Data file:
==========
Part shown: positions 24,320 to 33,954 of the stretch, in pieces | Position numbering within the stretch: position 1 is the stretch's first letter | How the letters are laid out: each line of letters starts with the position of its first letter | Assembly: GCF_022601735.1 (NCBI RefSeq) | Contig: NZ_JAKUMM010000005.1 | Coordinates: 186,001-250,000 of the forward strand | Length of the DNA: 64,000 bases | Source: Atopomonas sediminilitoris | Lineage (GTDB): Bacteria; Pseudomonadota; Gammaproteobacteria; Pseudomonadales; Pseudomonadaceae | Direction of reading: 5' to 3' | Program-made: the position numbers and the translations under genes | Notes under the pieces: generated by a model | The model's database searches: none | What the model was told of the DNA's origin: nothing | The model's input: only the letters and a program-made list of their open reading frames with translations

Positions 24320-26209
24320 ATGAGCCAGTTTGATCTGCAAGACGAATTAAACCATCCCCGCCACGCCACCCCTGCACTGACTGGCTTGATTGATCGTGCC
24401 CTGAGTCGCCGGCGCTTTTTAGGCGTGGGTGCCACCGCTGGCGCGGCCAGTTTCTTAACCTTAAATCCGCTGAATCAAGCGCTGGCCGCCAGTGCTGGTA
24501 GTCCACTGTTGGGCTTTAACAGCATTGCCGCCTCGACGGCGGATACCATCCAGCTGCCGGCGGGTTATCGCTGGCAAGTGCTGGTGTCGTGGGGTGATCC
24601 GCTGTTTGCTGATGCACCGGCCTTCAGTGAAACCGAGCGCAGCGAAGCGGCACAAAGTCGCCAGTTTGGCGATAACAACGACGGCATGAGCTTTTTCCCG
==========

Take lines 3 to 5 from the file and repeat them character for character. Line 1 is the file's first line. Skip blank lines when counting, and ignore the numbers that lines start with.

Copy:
24320 ATGAGCCAGTTTGATCTGCAAGACGAATTAAACCATCCCCGCCACGCCACCCCTGCACTGACTGGCTTGATTGATCGTGCC
24401 CTGAGTCGCCGGCGCTTTTTAGGCGTGGGTGCCACCGCTGGCGCGGCCAGTTTCTTAACCTTAAATCCGCTGAATCAAGCGCTGGCCGCCAGTGCTGGTA
24501 GTCCACTGTTGGGCTTTAACAGCATTGCCGCCTCGACGGCGGATACCATCCAGCTGCCGGCGGGTTATCGCTGGCAAGTGCTGGTGTCGTGGGGTGATCC